The Cost of Electric Cars Could Soon Become Cheaper Than Petrol Vehicles

According to a recent report by researchers at the University of Exeter, electric cars are already cheaper to run than petrol vehicles and are expected to become more affordable to buy than fossil fuel equivalents in the near future. The study predicts that price parity for battery-electric vehicles could be achieved within the next three years. In Europe, electric cars could reach equal pricing within one year, while China and the US may see this happen within two and three years, respectively. These timelines could be accelerated if governments provide subsidies to potential buyers.

The research has raised concerns for Australian drivers as the NSW government recently announced plans to scrap a $3000 subsidy on electric vehicles, following a similar move by the Victorian government earlier this year. In contrast, the analysis suggests that electric cars have already become cheaper to own and operate than petrol and diesel cars in Europe and China, with the US likely to follow suit by 2024 or 2025. The study further predicts that by 2026, electric vehicle prices will be on par with petrol and diesel cars in all three regions for small and medium-sized vehicles.

The forecasts take into account the adoption of electric vehicles in Europe, the US, China, India, and Japan. However, they do not consider electric vehicle subsidies, which could further accelerate price parity. The report highlights the importance of government support in promoting low-emission transport, including the introduction of deadlines for petrol car sales, road taxes, and increased charging infrastructure. By implementing strong policies, governments can ensure the benefits of low-cost, zero-emission, sustainable road transport are enjoyed by consumers sooner.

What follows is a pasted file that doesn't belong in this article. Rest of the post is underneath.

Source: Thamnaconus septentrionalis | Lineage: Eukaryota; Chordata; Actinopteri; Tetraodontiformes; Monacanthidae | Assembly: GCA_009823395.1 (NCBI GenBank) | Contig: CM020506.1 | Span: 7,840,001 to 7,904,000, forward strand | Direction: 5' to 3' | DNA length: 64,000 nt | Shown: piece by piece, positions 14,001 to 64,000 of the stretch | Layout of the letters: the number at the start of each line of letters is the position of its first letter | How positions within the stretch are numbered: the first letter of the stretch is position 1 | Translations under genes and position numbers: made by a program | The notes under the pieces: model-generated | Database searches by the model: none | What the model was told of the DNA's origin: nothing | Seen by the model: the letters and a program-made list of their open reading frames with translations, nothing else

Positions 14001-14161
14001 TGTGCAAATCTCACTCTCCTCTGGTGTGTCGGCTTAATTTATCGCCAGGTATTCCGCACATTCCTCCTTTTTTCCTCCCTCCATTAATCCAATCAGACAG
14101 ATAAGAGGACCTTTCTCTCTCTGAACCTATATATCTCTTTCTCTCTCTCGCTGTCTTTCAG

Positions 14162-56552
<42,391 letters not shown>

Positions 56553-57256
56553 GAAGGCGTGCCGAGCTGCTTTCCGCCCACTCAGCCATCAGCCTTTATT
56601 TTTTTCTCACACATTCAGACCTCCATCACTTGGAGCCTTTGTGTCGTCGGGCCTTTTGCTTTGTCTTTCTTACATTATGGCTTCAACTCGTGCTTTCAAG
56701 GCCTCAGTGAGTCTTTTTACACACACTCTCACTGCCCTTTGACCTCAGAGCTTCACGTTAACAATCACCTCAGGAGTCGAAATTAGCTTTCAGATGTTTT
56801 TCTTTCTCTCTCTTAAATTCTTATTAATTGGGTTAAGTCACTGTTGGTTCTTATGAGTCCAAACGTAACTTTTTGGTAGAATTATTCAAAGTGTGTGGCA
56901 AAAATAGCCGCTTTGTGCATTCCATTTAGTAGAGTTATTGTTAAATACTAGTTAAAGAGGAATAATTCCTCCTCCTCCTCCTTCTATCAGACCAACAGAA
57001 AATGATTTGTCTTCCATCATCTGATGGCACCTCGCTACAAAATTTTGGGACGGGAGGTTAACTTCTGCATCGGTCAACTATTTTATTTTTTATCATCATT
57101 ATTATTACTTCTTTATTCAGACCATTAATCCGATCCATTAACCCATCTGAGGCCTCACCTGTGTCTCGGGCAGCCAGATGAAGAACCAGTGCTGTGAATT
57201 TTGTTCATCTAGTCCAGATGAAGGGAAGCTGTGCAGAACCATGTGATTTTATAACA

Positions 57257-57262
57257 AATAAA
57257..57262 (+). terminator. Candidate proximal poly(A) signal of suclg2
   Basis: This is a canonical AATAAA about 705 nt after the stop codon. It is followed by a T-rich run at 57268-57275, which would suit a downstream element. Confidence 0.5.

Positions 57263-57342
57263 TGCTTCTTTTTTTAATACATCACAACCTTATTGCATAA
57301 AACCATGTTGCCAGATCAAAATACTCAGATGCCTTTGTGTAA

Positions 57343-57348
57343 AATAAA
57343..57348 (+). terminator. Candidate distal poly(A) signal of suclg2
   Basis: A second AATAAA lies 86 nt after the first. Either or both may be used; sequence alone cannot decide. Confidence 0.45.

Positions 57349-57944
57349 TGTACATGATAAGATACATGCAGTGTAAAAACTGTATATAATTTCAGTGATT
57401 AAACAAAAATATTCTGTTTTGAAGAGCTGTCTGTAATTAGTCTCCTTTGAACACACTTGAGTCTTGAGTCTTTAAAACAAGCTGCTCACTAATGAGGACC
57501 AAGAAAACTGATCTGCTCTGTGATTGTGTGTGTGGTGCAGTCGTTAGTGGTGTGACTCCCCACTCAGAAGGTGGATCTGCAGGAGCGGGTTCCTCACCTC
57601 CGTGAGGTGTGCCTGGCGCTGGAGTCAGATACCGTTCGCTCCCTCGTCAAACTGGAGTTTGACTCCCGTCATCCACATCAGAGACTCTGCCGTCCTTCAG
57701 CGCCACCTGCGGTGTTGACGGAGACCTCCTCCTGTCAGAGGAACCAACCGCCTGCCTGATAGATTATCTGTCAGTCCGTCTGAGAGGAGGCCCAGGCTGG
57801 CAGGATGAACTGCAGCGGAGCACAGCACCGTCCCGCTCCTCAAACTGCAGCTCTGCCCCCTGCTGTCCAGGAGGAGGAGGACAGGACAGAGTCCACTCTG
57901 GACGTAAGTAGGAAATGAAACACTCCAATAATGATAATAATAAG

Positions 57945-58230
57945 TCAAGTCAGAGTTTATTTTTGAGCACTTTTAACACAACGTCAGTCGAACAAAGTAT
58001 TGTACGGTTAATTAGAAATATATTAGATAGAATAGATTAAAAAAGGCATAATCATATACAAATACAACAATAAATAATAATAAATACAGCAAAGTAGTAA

In Australia, the removal of state-based rebates for electric vehicle purchases has been met with criticism. Behyad Jafari, CEO of the Electric Vehicle Council, warns that reducing incentives for electric cars will result in dirtier air, continued reliance on imported oil, higher carbon emissions, and increased financial pressure on households. Several other Australian states and territories, including Queensland, Western Australia, South Australia, and the Australian Capital Territory, continue to offer incentives for electric vehicles.

– University of Exeter’s report by Rocky Mountain Institute and Bezos Earth Fund